Can Good Wine Become a Populist Beverage?

decanting wineThe conversation W. Blake Gray had with Bonny Doon’s head winemaker Randall Grahm was depressing:

“Nobody knows anything about what sells wine,” Grahm says. “I don’t know. I feel like a dinosaur. Everybody older in the wine business feels like a dinosaur.”

Grahm recently sold Bonny Doon to a wine marketing company after revamping the wine lineup to sell more high production, less expensive wines. He remains as winemaker while he develops his new, experimental vineyard, Popelouchum.  As Gray writes:

Randall Grahm is a genius wine marketer.

All of us in wine media thought so. He could drum up publicity with amusing stunts and follow up with brilliant quotes, not to mention interesting wines. And he was rewarded by magazine covers and as much press coverage as any winemaker in the US. But it turns out that maybe Grahm was a genius at marketing to wine media, and not so much to the general public. His sale earlier this month of a downsized Bonny Doon has made me question myself. It’s not my job to sell wine, but if Bonny Doon, with all the publicity it got, couldn’t sell wine, maybe wine media doesn’t matter.

I’ve had a similar conversation with Randall as well other stellar winemakers who have energy and a knack for publicity. The story is the same. Selling good wine is really hard as well as mysterious. And Gray is right. Wine media is for the most part directed at other people in the wine business. Maybe scores move wine but articles, features, and profiles probably not so much.

The problem is that while the market for wine is huge, the market for interesting, pricey wines is comparatively tiny. Most of the public is content with $10 wine from the supermarket with maybe an occasional splurge on a special occasion. Only wine geeks will spend $50 for Mourvèdre from Santa Cruz. Most wine consumers don’t know it exists and don’t care.

There are of course a lot of wine geeks out there. Wine attracts dedicated wine lovers and their numbers have been growing over the past 40 years. But it looks like that growth is slowing, even as the number of wineries in the U.S. and elsewhere is exploding. When you look at wine sales statistics, the disparity is stunning. There are over 10,000 wineries in the U.S. Yet about 50 brands get 90% of those sales mostly at big box stores and supermarkets.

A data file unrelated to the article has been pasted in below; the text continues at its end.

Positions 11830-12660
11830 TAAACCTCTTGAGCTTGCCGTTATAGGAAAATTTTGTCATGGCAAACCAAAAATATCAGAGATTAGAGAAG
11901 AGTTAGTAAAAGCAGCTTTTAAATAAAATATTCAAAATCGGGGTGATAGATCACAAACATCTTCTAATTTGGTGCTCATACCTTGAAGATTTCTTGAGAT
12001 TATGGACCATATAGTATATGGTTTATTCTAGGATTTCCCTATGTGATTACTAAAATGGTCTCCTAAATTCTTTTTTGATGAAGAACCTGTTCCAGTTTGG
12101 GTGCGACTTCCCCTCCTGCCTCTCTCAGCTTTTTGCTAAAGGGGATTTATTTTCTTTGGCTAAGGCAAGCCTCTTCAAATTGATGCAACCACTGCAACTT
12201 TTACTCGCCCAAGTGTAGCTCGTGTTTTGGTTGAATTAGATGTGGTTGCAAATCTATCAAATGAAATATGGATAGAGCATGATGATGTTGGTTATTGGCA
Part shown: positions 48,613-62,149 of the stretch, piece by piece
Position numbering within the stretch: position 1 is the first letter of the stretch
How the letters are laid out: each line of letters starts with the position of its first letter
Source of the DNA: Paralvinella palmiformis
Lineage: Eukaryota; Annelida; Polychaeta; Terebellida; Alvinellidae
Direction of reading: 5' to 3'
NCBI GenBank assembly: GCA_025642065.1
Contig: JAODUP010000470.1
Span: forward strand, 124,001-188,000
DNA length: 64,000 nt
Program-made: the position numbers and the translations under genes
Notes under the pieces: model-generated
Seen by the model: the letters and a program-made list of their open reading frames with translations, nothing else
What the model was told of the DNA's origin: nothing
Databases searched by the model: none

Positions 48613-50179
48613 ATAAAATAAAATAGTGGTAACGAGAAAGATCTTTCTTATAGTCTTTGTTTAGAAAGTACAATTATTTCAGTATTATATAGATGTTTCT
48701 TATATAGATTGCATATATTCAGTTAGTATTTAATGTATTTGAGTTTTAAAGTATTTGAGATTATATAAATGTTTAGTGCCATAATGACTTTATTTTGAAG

The rest of the 9000+ wineries are forced to hunt down wine geeks and persuade them, not just to try their wines, but to drink them again and again. The problem is wine geeks like to try something new much of the time. They have little brand loyalty because it’s variation that lights up their world and of course most are just as interested in imported wine as in domestic.

Unless the wine business finds a way to boost demand for the good stuff, selling it is going to be a dicey proposition. And so there are constantly conversations about how to make wine more appealing and accessible. In my view that battle probably can’t be won.

Wine is inherently difficult. Its charms are subtle and difficult to discern. It takes practice and cash. And gaining a working knowledge of wines’ variations takes time and dedication. Money and time are in short supply, and for the vast majority of potential consumers, wine just isn’t worth it. Sure you can jazz up the label, and tell stories about how much you love your vineyard and care for the earth. But that won’t cancel out the basic deficits—time, money, and good taste.

We would all like to live in a world where fine wine is everyone’s beverage of choice. I don’t think that is this world.

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